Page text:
AstraZeneca COVID-19 Vaccine Trial Volunteer Showed Symptoms Of Rare Neurological Disorder

AstraZeneca Plc AZN CEO Pascal Soriot said during a conference call with investors Wednesday that a person experiencing symptoms related to a rare neurological disorder caused its global COVID-19 vaccine trials to pause, Stat reported

What Happened: Soriot revealed that the trial participant, a woman in the United Kingdom, suffered symptoms consistent with a spinal inflammatory disorder called transverse myelitis, according to Stat.

The diagnosis wasn't confirmed and the woman could to be discharged from the hospital as soon as Wednesday, according to the executive.

A board overseeing safety and data components of the trial reportedly confirmed that the participant was injected with the British drugmaker’s COVID-19 vaccine and not a placebo.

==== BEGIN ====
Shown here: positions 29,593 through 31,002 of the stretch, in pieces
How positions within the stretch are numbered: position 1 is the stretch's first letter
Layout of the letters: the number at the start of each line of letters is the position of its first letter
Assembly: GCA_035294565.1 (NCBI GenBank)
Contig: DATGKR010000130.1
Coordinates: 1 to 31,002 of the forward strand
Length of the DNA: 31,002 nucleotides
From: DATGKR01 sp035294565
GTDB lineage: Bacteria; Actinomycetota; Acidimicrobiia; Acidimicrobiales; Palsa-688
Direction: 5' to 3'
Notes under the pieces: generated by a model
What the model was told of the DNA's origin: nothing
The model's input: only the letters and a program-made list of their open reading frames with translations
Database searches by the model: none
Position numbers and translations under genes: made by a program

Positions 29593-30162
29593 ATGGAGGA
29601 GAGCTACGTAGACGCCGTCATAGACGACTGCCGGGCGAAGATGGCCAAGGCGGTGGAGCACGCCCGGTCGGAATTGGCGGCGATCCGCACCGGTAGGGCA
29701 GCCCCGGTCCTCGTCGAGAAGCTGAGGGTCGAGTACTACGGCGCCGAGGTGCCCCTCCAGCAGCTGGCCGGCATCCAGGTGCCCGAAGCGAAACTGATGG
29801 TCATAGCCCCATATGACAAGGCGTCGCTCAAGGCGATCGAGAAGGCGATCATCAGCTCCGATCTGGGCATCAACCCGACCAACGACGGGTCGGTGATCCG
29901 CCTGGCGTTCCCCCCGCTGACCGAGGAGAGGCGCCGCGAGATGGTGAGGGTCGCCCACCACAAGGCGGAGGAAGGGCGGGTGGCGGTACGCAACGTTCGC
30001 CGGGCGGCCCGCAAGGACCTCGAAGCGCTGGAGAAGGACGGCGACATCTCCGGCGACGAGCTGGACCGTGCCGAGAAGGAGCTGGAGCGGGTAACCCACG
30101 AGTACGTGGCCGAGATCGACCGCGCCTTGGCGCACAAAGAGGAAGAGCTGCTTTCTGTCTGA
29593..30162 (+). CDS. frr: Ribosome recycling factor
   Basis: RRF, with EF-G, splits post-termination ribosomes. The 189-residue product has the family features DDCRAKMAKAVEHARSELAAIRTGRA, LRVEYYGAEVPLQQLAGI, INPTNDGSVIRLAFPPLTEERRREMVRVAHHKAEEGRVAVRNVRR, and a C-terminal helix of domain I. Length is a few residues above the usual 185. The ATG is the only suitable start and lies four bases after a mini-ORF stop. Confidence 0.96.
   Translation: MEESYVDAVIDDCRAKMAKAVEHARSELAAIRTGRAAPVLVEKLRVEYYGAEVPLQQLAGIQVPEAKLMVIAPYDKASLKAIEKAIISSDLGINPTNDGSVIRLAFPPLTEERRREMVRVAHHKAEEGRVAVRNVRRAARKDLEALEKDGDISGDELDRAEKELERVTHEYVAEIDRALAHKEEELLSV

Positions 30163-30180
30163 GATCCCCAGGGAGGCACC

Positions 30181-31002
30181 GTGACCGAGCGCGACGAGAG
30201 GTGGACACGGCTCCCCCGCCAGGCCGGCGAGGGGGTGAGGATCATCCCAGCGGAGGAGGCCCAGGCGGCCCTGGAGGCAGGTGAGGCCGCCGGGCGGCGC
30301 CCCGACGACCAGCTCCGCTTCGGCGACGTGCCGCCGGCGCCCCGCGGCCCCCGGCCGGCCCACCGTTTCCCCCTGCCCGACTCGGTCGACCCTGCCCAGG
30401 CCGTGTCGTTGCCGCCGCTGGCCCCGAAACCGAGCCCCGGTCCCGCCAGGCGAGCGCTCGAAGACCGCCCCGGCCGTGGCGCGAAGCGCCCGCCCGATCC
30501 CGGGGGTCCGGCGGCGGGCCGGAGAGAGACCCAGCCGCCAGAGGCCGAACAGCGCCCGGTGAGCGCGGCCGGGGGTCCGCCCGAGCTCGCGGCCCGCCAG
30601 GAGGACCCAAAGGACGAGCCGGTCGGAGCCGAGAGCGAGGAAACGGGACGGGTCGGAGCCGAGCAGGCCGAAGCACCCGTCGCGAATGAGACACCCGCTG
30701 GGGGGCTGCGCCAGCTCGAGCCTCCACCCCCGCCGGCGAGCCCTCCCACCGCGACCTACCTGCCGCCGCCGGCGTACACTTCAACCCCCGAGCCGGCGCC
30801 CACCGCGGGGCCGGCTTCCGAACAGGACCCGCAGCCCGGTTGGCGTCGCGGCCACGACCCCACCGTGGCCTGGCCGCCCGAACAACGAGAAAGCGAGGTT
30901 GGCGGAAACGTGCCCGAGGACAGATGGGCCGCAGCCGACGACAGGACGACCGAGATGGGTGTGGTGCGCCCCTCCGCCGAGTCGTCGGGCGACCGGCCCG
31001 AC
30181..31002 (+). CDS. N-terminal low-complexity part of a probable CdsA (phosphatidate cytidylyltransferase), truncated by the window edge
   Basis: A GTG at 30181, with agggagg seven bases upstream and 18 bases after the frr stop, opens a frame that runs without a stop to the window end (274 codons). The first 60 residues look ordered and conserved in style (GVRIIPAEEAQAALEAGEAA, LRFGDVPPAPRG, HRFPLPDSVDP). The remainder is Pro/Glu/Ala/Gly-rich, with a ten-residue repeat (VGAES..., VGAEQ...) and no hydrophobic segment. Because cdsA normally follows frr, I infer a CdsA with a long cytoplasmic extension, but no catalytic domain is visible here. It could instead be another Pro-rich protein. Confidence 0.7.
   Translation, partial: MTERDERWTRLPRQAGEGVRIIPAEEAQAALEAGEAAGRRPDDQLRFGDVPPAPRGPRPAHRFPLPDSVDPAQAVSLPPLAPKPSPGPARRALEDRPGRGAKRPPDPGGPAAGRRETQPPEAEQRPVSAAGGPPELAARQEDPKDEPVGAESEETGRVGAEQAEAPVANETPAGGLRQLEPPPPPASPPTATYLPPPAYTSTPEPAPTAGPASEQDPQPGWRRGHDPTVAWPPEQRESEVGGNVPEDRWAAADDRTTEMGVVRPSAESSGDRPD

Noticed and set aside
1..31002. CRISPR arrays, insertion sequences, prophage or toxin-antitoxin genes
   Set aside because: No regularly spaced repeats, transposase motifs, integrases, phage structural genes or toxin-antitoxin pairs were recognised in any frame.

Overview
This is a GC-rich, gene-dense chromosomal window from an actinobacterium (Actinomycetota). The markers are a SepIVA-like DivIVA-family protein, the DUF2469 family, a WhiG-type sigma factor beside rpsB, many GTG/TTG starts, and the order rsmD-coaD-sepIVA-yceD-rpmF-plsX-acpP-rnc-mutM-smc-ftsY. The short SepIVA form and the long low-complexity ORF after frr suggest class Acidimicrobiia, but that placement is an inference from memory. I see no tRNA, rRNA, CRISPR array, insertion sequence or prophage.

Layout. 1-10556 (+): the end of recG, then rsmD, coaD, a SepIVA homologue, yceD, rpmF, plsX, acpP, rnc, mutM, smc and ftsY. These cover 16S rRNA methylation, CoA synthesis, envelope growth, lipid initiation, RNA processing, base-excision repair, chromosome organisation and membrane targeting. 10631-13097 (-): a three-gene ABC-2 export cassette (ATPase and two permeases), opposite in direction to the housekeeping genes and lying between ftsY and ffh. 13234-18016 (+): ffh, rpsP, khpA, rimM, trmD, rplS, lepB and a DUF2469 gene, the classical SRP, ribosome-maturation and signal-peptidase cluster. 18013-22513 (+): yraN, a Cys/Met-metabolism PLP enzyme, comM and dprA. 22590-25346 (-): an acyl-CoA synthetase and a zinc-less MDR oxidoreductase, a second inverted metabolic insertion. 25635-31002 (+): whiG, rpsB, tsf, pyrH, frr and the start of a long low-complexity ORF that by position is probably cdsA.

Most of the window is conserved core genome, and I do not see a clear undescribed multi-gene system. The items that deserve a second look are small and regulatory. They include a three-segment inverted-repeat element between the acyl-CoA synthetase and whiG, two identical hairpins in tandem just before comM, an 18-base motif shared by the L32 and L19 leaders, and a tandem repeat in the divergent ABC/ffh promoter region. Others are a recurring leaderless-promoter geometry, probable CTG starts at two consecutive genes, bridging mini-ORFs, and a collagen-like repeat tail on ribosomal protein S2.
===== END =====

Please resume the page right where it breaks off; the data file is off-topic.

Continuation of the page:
Additionally, Soriot said that the vaccine trial was also halted earlier in July after a person suffered neurological symptoms, diagnosed as multiple sclerosis. The event was unrelated to the effects of vaccine, according to AstraZeneca.

Why It Matters: On Tuesday, the drugmaker temporarily halted its vaccine trial to allow an independent committee to conduct a safety review. 

United Kingdom Health Minister Matt Hancock called the halt a “standard process” when something new needs to be investigated and confirmed that this was not the first instance of the trial being stopped, as per Sky News.

Rival Moderna Inc MRNA shares closed nearly 5% higher on Wednesday on the news of AstraZeneca’s trial woes.

Moderna confirmed to SVB Leerink analyst Mani Foroohar that it expects no impact from AstraZeneca-Oxford adverse event on its coronavirus efficacy study.

Vaccinations made by Moderna and Pfizer Inc PFE are likely to be distributed early on in the United States to health care workers and high-risk groups, according to the New York Times.

Price Action: AstraZeneca shares closed 1.95% lower at $53.64 on Wednesday and gained 1.36% in the after-hours session.

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